McCarroll et al., 2019 - Zebrafish behavioural profiling identifies GABA and serotonin receptor ligands related to sedation and paradoxical excitation. Nature communications   10:4078 Full text @ Nat. Commun.

Fig. 1

GABAAR PAMs enhance acoustic startle in zebrafish. Zebrafish were treated with the indicated compounds and analyzed for changes in behavioral responses. a The scatter plot quantifies acoustic startle response as a z-score (y-axis) in zebrafish treated with the indicated CNS-depressants (x-axis) at the indicated concentrations (colorbar). Each point represents the average of n = 12 wells and 6 experimental replicates (also listed in Supplementary Table 1). b These plots show how the indicated compounds impact zebrafish motor activity (y-axis) over time (x-axis) (n = 12 wells, shaded boundary = 95% confidence interval; nMI, normalized motion index). Colored bars above the x-axis represent the timing and duration of low-volume acoustic stimuli (gray bars) and violet light stimuli (purple bars). The vertical dotted line indicates where the first assay ends and the second begins. c Representative images of animals treated with the indicated compounds. Time stamps indicate the time elapsed from the initial presentation of a low-volume acoustic stimulus. d These plots compare the motor activity (y-axis) over time (x-axis) of animals treated with DMSO (gray) or etomidate (red) (n = 50 larvae). Consecutive stimuli (n = 60) are indicated by vertical gray bars. e Dose-response curve showing phenoscores at the indicated concentrations (each point represents n = 12 wells/dose, error bars: ± SD). f Bar plot showing normalized response to the indicated stimulus (tap or violet light) of animals treated with DMSO, 6 μΜ propofol, or 6 μΜ etomidate (n = 12 wells, error bars: ± SD) for the indicated durations. g Average phenoscores (y-axis) of zebrafish treated with the indicated compounds. Dashed lines intersecting the y-axis at 0.51 and 0.71 correspond respectively to 1% and 5% significance cutoffs, as determined from statistical simulations. Compounds are grouped by ligand class: (1) GABABR agonist, (2) GABAAR orthosteric agonist, (3) PAM of δ-subunit containing GABAARs, (4) GABAAR BZ-site PAM, (5) GABAAR non-BZ-site PAM, (6) GABAAR neurosteroid PAM, (7) GABAAR anesthetic PAM

Fig. 2

A high-throughput behavioral screen identifies GABAergic compounds. Zebrafish were treated with various compounds and analyzed for anesthetic-related behaviors. a This scatter plot compares phenoscores of individual wells treated with DMSO or etomidate (6.25 μΜ) (Z-factor = 0.7, n = 944 wells). b This contour plot scores each well from the large-scale behavior-based chemical screen (11,679 compounds, 2336 DMSO controls) by its phenoscore (y-axis) and immobilization index (x-axis). Labels indicate regions with 125 hit compounds (green), 44 toxic compounds (red), and the remaining screening compounds and DMSO controls (blue and gray, respectively). c Structural clustering of the top 125 hit compounds (y-axis) forms 14 clusters using a Tanimoto similarity metric (x-axis). d Example structures of selected compounds in the indicated clusters. e This scatter plot shows a 80.7% reproducibility rate for 57 primary hit compounds. Each point represents the average phenoscore of n = 12 wells at the indicated concentrations (colorbar). The first column represents DMSO controls; the order of other compounds are listed in Supplementary Table 4. f Human GABAAR activation (y-axis) was measured by FLIPR analysis. Of 47 hit compounds, 23 potentiated GABAARs. Compounds 7013338 and 5942595 potentiated GABAARs significantly greater than positive controls (red asterisk = 7013338, two red asterisks = 5942595, P< 0.0001, two-tailed t-test, n = 2–4 replicates as indicated). The hit threshold was defined as 2× the average DMSO control group. Picrotoxin, BGC 20-761, progesterone, and DMSO were used as negative controls (x-axis) while etomidate, tracazolate, propofol, diazepam, and thiopental were used as positive controls. Arrows indicate compounds that were predicted by SEA to bind GABAARs (red arrows) and compounds that bound to TSPO in vitro (green arrowheads)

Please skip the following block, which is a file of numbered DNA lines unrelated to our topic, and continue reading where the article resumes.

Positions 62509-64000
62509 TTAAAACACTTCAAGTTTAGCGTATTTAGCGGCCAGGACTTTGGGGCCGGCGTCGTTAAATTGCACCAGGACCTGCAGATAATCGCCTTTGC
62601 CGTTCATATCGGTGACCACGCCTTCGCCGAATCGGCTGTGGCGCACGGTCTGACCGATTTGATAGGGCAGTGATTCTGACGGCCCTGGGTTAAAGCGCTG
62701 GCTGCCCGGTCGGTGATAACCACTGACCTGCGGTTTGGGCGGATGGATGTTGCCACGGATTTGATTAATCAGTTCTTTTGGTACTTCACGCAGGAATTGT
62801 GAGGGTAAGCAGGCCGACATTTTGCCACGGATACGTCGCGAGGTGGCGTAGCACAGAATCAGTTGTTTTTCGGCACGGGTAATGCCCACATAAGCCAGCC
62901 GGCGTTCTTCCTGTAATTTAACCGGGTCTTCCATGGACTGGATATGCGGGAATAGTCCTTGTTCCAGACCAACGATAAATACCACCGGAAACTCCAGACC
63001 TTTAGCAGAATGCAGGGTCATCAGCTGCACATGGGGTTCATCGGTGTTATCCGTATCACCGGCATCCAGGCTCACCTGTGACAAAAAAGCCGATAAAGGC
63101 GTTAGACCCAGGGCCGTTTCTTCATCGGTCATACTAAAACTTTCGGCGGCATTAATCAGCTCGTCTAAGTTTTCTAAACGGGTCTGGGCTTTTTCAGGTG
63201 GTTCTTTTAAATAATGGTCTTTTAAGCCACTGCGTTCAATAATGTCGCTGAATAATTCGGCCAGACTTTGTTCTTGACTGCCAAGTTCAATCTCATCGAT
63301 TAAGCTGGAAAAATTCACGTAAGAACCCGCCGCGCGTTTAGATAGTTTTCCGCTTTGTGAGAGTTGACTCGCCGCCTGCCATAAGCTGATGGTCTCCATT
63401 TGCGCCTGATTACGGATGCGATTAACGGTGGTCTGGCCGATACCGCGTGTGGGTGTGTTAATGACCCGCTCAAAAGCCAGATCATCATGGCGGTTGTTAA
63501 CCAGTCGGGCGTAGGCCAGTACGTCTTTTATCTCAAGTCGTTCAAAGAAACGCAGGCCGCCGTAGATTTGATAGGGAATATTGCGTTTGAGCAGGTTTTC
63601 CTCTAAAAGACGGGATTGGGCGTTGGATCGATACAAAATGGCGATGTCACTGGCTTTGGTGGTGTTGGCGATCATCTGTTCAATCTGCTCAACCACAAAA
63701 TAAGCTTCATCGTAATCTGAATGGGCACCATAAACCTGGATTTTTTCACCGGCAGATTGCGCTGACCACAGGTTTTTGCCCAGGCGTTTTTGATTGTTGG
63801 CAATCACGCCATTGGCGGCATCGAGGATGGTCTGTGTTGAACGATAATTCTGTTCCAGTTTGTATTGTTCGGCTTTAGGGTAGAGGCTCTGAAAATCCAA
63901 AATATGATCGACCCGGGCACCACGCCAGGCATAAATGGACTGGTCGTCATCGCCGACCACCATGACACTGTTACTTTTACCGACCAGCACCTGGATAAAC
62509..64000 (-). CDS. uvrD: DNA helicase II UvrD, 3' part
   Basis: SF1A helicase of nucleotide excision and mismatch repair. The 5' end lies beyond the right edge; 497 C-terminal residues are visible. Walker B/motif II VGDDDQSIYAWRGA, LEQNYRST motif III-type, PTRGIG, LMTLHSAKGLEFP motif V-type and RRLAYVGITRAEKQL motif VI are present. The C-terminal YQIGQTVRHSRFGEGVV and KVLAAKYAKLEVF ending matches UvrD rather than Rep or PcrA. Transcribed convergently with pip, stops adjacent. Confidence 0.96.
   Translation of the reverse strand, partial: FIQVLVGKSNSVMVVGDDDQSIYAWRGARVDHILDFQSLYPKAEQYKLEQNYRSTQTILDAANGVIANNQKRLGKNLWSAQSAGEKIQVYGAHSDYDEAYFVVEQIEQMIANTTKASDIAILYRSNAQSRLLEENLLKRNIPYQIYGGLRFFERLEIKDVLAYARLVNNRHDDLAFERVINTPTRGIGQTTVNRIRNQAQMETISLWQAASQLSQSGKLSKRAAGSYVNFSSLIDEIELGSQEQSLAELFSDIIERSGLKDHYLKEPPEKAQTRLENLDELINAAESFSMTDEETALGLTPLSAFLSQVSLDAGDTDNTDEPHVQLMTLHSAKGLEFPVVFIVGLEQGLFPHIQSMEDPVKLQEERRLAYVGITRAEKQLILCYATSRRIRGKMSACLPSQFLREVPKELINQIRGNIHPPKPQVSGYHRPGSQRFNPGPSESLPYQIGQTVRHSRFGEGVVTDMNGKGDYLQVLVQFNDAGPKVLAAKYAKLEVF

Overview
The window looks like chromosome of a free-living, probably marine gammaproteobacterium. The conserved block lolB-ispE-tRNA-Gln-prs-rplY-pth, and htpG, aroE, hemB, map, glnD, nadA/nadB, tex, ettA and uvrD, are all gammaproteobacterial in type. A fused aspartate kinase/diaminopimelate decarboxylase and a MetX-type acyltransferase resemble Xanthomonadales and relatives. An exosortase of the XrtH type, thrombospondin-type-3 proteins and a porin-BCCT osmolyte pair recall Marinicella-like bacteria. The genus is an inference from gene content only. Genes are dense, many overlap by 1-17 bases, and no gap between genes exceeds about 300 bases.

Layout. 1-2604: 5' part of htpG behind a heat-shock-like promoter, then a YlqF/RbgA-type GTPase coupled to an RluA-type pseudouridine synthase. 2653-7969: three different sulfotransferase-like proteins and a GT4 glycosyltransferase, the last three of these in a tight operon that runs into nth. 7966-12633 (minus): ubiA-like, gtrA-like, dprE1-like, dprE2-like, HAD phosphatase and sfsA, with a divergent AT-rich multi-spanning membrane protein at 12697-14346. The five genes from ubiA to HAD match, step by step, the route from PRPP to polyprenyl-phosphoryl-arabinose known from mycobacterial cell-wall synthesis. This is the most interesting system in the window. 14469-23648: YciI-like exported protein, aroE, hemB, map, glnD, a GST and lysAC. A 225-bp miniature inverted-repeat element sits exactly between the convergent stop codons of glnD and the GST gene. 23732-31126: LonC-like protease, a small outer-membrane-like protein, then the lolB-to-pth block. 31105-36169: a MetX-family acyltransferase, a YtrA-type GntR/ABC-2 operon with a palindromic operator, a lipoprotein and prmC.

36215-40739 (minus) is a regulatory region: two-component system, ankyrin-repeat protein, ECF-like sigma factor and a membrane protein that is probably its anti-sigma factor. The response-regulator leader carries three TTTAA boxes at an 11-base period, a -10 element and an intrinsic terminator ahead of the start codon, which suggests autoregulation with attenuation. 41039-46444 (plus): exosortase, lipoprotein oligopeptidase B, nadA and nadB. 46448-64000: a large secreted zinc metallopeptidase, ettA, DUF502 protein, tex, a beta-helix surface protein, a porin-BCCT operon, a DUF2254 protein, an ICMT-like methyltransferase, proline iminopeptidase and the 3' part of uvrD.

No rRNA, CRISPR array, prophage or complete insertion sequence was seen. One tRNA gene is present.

Fig. 5

Hit compounds activate hindbrain neurons. Animals were exposed to the indicated drugs and stimuli and analyzed for pERK levels as a readout of neuronal activity. a Plots showing motor activity (y-axis) over time (x-axis) for animals treated with the indicated compounds (n = 25–50 larvae) in response to the indicated acoustic (blue) or violet light (purple) stimuli. b, d, f, h, j Confocal projections showing the average fluorescent intensity of image registered larval brains stained with α-pERK (n = 10 larvae/condition). Larvae were treated with the indicated compounds and exposed to the low-amplitude acoustic stimulus once every 10 s for 10 min, except for (b, no stimulus) and (f, violet light exposure). c, e, g, i, k Brain activity maps showing significant ΔpERK signals using the Z-brain online reference tool (n = 5–10 animals/condition). The heatmap indicates positive (green), negative (purple), and nonsignificant (black) changes in pERK labeling (P< 0.0005, Mann–Whitney U test). All activity maps are comparisons between the indicated treatment conditions. Abbreviations: tel, telencephalon; ot, optic tectum; hb, hindbrain; ob, olfactory bulb; nm, neuromast; ap, area postrema; pg, pineal gland

Acknowledgments:
ZFIN wishes to thank the journal Nature communications for permission to reproduce figures from this article. Please note that this material may be protected by copyright. Full text @ Nat. Commun.